As originally reported,2 we had conducted a retrospective cohort study of data collected from 542 US acute care hospitals that participate in Premier Inpatient Database (an inpatient administrative database developed for measuring health care quality and use). We identified 19 811 patients hospitalized for an asthma exacerbation treated with corticosteroids and included an analysis of 8788 (44.4%) patients who received antibiotics during the first 2 days of hospitalization and were prescribed antibiotics for a minimum of 2 days. The primary outcome was hospital length of stay measured in days. Secondary outcomes included a composite measure of treatment failure (initiation of invasive or noninvasive mechanical ventilation, transfer to the intensive care unit after hospital day 2, in-hospital mortality, or readmission for asthma exacerbation within 30 days of discharge), hospital cost, and antibiotic-associated diarrhea. In our original propensity score–matched analysis that compared patients who were not started on antibiotic therapy during the 2 days or who were started on antibiotic therapy after day 2 with those who were started on antibiotic therapy during that time frame and treated for at least 2 days, we found that treated patients had a significantly longer hospital stay, similar rate of treatment failure, higher hospitalization cost, and nonsignificant increased risk of antibiotic-related diarrhea.

However, when we repeated the analysis to address concerns about immortal time bias with the treatment cohort defined as patients who started antibiotics during the first day of hospitalization compared with a group of patients who were not treated or who started treatment after day 1 of hospitalization and eliminated the requirement that antibiotics be prescribed for at least 2 days, our findings changed. The number of eligible patients included increased to 21 628; the number of hospitals decreased to 540; and the number of patients who received antibiotics decreased to 8927 (41.3%). The corrected findings of the propensity score–matched analysis now show that receipt of antibiotics on day 1 was associated with a marginally longer but not clinically meaningful length of hospital stay (unadjusted mean [SD], 2.81 [2.27] vs 2.57 [2.45] days; difference, 0.11; 95% CI, 0.03 to 0.19); length-of-stay ratio, 1.06; 95% CI, 1.04 to 1.09) and higher cost of hospitalization (median [IQR] cost, $4320 [$2754-$6716] vs $3861 [$2479-$6236]; mean [SD], $5662 [$5855] vs $5302 [$6959]; difference, $360; 95% CI, $155 to $566; odds ratio [OR], 1.10; 95% CI, 1.08 to 1.12). The risk for antibiotic-related diarrhea was higher in the antibiotic-treated patients (adjusted OR, 1.34; 95% CI, 1.05 to 2.17), but the association became nonsignificant in the propensity score–matched cohort (adjusted OR, 1.19; 95% CI, 0.90 to 1.57). In addition, in the corrected analyses, we found a lower risk of treatment failure in the antibiotic-treated patients (7.1% vs 8.2%; difference, −1.08%; 95% CI, −1.93% to −0.24%; OR, 0.86; 95% CI, 0.77 to 0.97).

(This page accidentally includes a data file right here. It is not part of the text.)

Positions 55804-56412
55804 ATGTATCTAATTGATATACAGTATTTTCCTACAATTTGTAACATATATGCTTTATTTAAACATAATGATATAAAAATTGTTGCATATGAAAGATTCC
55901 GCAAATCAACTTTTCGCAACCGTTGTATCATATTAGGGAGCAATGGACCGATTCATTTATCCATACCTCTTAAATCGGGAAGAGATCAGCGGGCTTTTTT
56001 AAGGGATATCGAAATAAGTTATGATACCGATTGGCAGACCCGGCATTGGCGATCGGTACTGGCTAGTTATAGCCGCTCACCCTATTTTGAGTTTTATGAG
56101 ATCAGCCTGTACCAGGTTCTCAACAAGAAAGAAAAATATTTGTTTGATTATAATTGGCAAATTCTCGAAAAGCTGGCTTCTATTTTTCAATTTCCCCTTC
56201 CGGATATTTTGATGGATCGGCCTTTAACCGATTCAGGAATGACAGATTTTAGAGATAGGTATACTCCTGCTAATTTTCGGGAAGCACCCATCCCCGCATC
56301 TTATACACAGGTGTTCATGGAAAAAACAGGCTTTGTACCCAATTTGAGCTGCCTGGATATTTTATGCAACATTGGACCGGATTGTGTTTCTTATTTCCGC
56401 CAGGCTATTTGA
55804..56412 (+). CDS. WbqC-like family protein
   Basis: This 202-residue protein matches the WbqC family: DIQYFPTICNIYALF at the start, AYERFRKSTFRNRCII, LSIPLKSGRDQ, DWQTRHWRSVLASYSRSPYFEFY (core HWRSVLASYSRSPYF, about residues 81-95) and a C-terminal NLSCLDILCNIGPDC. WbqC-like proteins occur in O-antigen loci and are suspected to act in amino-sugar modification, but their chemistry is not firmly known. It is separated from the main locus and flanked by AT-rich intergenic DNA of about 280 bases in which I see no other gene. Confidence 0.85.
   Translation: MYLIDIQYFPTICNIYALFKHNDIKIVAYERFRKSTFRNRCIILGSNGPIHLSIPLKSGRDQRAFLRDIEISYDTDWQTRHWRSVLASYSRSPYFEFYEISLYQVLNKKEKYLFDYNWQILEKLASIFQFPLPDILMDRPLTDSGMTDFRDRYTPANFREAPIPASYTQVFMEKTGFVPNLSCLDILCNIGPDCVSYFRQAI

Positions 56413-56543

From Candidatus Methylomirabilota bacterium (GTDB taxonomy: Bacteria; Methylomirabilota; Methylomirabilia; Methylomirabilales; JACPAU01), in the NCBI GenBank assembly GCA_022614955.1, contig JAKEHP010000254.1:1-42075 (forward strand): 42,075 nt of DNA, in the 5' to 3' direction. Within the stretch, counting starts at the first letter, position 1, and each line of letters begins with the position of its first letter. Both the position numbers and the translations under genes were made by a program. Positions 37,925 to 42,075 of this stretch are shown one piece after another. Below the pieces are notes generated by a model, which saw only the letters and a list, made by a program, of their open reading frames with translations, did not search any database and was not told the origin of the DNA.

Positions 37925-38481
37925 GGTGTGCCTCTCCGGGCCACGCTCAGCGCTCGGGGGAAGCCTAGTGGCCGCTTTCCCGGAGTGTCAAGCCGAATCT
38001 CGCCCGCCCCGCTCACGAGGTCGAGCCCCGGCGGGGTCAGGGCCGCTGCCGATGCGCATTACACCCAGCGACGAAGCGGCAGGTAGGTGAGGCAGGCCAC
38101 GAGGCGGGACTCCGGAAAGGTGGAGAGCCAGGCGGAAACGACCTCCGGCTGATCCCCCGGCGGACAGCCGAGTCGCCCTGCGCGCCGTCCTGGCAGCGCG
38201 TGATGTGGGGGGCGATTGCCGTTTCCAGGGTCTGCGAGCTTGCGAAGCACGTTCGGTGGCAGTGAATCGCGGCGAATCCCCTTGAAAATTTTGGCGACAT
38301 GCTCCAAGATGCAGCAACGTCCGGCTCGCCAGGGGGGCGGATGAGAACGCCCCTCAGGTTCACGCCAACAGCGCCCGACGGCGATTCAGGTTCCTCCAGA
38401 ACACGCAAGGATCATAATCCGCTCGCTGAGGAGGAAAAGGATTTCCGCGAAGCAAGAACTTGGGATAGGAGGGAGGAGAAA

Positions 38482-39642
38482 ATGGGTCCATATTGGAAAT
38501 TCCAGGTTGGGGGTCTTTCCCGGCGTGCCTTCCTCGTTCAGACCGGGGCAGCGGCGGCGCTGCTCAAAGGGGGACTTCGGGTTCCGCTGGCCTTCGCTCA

Stefan told us: 

I knew very well about immortal time bias but somehow it slipped through my and my collaborators mind.

What we learned is what Dr. Newman said very well – you need to follow the target trial approach and be humble when interpreting the results of observational studies.

If you’ve stuck with us this far, we have one more footnote for this tale: In retracting and replacing the paper, the journal used the same DOI — digital object identifier — instead of creating a new one for the new version. The abstract page also still has the date of the original paper. That isn’t considered best practice, and makes the work of indexers — we suppose we’re one of them now — more difficult. New versions of papers should have their own DOI because so much reference management is based on DOIs, so it becomes impossible to tell, without scrolling and reading the fine print if it’s available, whether they’re in possession of the updated copy or the retracted copy. Authors could very easily end up citing a retracted paper without knowing it — a problem we and others have documented for decades.

That concludes our lesson.

*Update, 2300 UTC, 1/29/21: When originally posted, the quote from the conclusion of the paper that followed “purported to find” was from the new version, rather than the retracted version. It has been replaced.